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Question 1: If you are riding on a train that speeds past another train moving in the same direction on an adjacent track, it appears that the other train is moving backward. Why?


We cannot understand the problem unless we know about two things; relative velocity and frame of reference.
Relative velocity: A person is standing on the bank of road and a car passes with a velocity of 100 km/hr. Another car is following the first car with the same speed, 100 km/hr. If you were sitting in second car and noting at what velocity does the first car moves away from you. Surely, zero. Because the displacement of your car does not change with respect to the car in front of you (velocity = displacement/time). Thus we say the velocity of car 1 is zero relative to car 2 (though it is 100 km/hr with respect to the person on the road). Now think about various situation when the velocities of the car are different from one another. Relative velocity is calculated by subtracting the one VELOCITY VECTOR from the other VELOCITY VECTOR.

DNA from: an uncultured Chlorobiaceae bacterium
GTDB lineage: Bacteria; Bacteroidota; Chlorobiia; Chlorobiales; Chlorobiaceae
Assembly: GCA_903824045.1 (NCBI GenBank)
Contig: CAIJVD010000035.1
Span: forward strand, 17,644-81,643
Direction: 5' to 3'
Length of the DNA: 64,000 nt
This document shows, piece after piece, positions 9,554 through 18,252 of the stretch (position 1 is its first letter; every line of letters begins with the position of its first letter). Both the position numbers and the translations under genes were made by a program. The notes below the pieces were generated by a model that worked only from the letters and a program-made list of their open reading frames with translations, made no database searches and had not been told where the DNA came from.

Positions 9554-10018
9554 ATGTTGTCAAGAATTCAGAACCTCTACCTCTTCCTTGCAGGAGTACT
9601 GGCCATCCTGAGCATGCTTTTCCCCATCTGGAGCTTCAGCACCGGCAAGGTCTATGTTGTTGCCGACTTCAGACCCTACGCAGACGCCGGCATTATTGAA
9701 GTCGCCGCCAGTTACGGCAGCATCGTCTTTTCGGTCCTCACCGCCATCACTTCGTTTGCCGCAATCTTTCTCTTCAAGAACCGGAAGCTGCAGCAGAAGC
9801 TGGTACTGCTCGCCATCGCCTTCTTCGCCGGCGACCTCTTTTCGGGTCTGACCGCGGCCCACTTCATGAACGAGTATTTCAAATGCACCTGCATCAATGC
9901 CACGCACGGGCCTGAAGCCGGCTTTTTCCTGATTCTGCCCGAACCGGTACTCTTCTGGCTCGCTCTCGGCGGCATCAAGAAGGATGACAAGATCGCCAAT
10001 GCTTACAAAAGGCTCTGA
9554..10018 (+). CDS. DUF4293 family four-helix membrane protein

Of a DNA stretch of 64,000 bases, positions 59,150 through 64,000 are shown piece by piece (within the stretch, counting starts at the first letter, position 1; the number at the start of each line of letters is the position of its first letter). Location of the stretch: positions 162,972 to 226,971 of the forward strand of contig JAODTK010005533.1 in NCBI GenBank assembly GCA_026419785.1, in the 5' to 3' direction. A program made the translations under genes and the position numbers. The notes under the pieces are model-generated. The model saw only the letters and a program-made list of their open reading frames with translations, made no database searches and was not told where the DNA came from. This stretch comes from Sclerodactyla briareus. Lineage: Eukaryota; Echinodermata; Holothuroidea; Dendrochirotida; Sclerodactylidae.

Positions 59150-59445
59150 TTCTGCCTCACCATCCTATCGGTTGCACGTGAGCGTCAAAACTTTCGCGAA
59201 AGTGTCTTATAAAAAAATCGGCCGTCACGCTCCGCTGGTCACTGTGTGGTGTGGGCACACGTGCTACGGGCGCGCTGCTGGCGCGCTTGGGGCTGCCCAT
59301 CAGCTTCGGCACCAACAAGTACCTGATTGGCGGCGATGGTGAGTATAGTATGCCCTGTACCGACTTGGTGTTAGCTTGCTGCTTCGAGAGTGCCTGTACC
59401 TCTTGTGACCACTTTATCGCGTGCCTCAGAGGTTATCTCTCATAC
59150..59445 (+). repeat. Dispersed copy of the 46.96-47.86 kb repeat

Frame of reference: Without going into the details of definition of frame of reference, in this case we say a frame of reference is a region of space (and surely, the objects within it) moving with the same velocity. The train is your frame of reference in this problem. The car is the frame of reference in the above example.

The two trains are moving on two adjacent (nearby) tracks. The train we sit in is moving fast than the other train.

The two trains together constitute a system of two frames of reference moving away from one another with some relative velocity. The relative velocity of the trains will be equal to the difference of the two velocity vectors of the trains.

We will not be experiencing the velocity of our frame of reference (our train) because everything in our train is moving with the same velocity. However, when we look at the other train, we will observe it is moving with the relative velocity of the two trains (or frames of reference). This relative velocity of the other train as seen from ours, will be equal to the velocity of that train minus the velocity of our train. When we subtract it as vectors, we find the velocity of the other train is back to our front. Thus we will observe the train is moving backwards.

When we are traveling in a bus, the trees of the bank of road seems running backwards. Do you know why it is so?

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  1. Pingback:Conceptual Questions Forces and Motion, Physics 11 – msa

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